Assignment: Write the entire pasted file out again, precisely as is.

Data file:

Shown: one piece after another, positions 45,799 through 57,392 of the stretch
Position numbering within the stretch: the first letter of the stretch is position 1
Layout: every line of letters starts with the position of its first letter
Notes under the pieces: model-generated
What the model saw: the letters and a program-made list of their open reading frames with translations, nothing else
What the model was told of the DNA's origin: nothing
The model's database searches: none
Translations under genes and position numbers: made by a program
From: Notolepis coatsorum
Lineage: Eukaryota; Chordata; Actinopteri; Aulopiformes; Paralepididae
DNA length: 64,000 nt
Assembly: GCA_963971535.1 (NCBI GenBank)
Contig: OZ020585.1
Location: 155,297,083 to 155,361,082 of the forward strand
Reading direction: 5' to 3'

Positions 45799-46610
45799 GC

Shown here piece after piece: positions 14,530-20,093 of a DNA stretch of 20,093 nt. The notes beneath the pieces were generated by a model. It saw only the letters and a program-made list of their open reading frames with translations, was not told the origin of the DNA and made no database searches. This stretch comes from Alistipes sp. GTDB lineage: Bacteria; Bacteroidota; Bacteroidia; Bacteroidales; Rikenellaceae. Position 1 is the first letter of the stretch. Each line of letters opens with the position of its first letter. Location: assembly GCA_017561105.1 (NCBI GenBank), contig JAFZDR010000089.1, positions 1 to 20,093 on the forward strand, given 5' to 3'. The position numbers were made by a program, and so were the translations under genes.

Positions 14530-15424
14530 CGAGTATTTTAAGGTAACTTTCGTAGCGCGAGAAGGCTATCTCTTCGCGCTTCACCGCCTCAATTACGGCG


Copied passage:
Shown: one piece after another, positions 45,799 through 57,392 of the stretch
Position numbering within the stretch: the first letter of the stretch is position 1
Layout: every line of letters starts with the position of its first letter
Notes under the pieces: model-generated
What the model saw: the letters and a program-made list of their open reading frames with translations, nothing else
What the model was told of the DNA's origin: nothing
The model's database searches: none
Translations under genes and position numbers: made by a program
From: Notolepis coatsorum
Lineage: Eukaryota; Chordata; Actinopteri; Aulopiformes; Paralepididae
DNA length: 64,000 nt
Assembly: GCA_963971535.1 (NCBI GenBank)
Contig: OZ020585.1
Location: 155,297,083 to 155,361,082 of the forward strand
Reading direction: 5' to 3'

Positions 45799-46610
45799 GC

Shown here piece after piece: positions 14,530-20,093 of a DNA stretch of 20,093 nt. The notes beneath the pieces were generated by a model. It saw only the letters and a program-made list of their open reading frames with translations, was not told the origin of the DNA and made no database searches. This stretch comes from Alistipes sp. GTDB lineage: Bacteria; Bacteroidota; Bacteroidia; Bacteroidales; Rikenellaceae. Position 1 is the first letter of the stretch. Each line of letters opens with the position of its first letter. Location: assembly GCA_017561105.1 (NCBI GenBank), contig JAFZDR010000089.1, positions 1 to 20,093 on the forward strand, given 5' to 3'. The position numbers were made by a program, and so were the translations under genes.

Positions 14530-15424
14530 CGAGTATTTTAAGGTAACTTTCGTAGCGCGAGAAGGCTATCTCTTCGCGCTTCACCGCCTCAATTACGGCG